Ilkka Hanski Nature Network
Ilkka Hanski (14 February 1953 – 10 May 2016) was a highly respected scientist both in Finland as well as internationally. He was an ecologist best known for his research on metapopulation biology. Alongside a particularly successful scientific career Ilkka was actively involved in the political discussion around research, science and nature conservation.
When Ilkka Hanski died in Spring 2016, he left an interesting task to his wife Eeva Furman and to his children Katri Hanski, Matti Hanski, and Eveliina Hanski: to establish a network of protected areas which include plots of forest, wetland, and archipelago. To enable this, he left instructions in his will to use the large Frontiers of Knowledge award he received from the BBVA Foundation in 2016 for this purpose. He received the award in recognition of his academic work and achievements in changing the current understanding in the field of ecology and conservation biology.
Some of the protected areas that are now part of the Ilkka Hanski Nature Network were owned by Ilkka. However, most of the areas either have been or will be bought from local landowners at a jointly agreed price. Ilkka Hanski Nature Network also includes precious protected areas not owned by Ilkka Hanski’s family.
Together with the economically managed parts of the area, the nature network will form a socio-ecological system where animals and plants can remain diverse and co-exist with people.
The duties of Ilkka Hanski’s family are:
To protect the wetland, that already belongs to the family
To use the money to buy suitable areas from Virolahti and to protect them
To inspire other landowners to contribute to Ilkka Hanski Nature Network by protecting suitable areas that they own but wish not to sell
To provide a model for other local communities – both in Finland and other countries – that want to contribute to biodiversity protection with local action but without intervention from outsiders
Ilkka’s ancestors from his father’s side came from a village called Hanski, located in the municipality of Virolahti, and this is the area where Ilkka spent all his childhood summers. The family has spent much time together in Virolahti and therefore the area is familiar and loved by the entire family, much like it was by Ilkka.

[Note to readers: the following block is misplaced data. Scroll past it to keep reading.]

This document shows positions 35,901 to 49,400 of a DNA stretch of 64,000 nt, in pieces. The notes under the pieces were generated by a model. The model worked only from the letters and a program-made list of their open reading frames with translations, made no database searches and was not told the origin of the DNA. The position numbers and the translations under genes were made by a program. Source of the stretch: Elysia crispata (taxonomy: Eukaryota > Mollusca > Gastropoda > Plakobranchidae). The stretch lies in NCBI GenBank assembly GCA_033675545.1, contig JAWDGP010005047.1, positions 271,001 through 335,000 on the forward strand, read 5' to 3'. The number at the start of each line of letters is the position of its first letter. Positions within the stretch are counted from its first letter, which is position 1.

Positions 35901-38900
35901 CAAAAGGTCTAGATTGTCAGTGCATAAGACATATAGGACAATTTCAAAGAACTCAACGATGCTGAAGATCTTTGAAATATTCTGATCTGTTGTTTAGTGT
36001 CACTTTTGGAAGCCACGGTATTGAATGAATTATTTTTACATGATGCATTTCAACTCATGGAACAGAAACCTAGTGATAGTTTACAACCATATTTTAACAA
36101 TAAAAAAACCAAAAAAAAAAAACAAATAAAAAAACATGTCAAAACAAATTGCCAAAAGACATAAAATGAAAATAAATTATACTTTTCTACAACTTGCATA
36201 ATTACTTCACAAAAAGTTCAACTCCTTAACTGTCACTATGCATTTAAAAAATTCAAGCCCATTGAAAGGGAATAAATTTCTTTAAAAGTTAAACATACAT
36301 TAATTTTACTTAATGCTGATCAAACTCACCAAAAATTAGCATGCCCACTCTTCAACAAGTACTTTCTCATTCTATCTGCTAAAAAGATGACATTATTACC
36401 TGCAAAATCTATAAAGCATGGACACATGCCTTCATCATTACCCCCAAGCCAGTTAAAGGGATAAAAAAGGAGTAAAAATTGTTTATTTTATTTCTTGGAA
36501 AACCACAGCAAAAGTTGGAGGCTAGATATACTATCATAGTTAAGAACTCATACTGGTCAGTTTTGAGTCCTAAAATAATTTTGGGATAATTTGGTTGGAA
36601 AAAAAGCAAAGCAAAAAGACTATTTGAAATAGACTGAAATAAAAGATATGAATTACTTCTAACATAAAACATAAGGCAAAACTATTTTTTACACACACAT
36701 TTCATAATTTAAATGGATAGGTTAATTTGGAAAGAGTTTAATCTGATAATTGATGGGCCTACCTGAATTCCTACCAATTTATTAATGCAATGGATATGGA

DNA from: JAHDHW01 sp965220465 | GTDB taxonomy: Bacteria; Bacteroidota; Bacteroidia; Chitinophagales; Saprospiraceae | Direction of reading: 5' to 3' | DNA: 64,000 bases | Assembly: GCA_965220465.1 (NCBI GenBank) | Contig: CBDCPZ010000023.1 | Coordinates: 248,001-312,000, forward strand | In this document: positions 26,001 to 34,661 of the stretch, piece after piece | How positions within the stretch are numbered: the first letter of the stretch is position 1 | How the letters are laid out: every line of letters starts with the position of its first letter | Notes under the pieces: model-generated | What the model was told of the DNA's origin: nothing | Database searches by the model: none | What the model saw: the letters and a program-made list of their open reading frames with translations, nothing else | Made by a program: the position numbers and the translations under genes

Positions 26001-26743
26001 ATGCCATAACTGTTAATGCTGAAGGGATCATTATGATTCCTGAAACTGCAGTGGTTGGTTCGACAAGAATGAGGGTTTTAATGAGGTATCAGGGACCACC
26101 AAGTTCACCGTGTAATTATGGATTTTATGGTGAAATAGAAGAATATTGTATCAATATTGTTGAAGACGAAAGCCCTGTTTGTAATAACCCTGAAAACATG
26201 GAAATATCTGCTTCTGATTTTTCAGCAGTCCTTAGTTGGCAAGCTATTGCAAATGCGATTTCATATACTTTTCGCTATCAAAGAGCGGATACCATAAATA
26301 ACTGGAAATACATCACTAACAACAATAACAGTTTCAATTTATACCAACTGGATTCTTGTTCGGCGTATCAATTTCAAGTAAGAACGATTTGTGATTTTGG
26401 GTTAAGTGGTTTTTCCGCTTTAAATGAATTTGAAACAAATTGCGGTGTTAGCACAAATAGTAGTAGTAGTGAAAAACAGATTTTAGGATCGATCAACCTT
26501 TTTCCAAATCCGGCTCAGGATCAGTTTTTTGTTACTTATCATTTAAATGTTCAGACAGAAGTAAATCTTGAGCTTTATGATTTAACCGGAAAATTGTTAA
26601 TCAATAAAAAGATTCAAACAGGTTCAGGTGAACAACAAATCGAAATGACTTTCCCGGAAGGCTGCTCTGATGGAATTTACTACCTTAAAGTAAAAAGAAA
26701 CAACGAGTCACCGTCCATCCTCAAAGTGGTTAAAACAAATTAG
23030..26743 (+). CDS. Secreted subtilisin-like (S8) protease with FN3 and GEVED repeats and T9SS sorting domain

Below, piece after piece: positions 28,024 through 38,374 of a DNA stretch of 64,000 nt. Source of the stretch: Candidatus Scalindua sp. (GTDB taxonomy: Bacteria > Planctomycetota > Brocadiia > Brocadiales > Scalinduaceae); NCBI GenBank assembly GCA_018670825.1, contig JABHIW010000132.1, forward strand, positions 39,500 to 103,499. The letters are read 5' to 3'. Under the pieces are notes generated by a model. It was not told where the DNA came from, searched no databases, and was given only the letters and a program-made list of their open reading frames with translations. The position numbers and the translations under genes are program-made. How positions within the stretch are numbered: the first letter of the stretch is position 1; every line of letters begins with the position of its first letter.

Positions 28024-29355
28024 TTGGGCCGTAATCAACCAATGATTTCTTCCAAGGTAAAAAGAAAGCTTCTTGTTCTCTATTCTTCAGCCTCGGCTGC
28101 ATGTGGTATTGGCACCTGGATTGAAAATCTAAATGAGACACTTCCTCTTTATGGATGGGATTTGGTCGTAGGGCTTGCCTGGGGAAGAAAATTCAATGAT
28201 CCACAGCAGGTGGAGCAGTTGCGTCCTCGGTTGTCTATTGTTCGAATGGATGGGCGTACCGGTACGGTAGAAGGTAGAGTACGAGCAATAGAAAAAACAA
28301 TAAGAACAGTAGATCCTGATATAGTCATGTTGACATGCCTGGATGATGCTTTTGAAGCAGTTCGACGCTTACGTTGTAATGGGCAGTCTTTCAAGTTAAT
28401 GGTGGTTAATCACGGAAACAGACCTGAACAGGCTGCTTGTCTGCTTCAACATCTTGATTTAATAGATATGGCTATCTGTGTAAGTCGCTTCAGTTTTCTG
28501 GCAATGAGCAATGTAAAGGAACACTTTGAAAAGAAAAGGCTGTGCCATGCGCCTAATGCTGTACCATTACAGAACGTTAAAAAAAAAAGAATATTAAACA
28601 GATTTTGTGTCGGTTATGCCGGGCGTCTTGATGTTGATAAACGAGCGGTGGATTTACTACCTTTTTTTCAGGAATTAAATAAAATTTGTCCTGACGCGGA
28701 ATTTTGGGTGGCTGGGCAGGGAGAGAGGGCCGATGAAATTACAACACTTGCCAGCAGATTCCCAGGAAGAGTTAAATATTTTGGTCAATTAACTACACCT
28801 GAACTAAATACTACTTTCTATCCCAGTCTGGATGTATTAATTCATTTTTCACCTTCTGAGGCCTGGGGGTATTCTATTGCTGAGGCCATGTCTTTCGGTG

Virolahti is a particularly biodiverse part of Finland. This is because in this area continental and maritime climates meet. In addition, new species regularly spread to Finland from the south and east due to favourable climate and wind conditions.
On the other hand, the use of forests in Virolahti for wood and the cellulose industry has been particularly intense, leaving small fragments of the original, biodiverse, old-growth forest. Ilkka Hanski Nature Network strives to increase the number of forest plots that are not part of forestry.
Why a network of protected areas?
Ilkka’s research dealt with theories on populations and ecosystems, making major contributions to the understanding of biodiversity, its challenges and to solutions to stop biodiversity loss. He showed that networks of interconnected patches of suitable habitat can, when suitable circumstances prevail, help nature to survive and even thrive. In addition to his research, Ilkka took part in public discussions on the importance of nature protection and on nature’s importance to human well-being. Ilkka wanted to leave something concrete for the good of nature and did so by enabling the formation of the Ilkka Hanski Nature Network.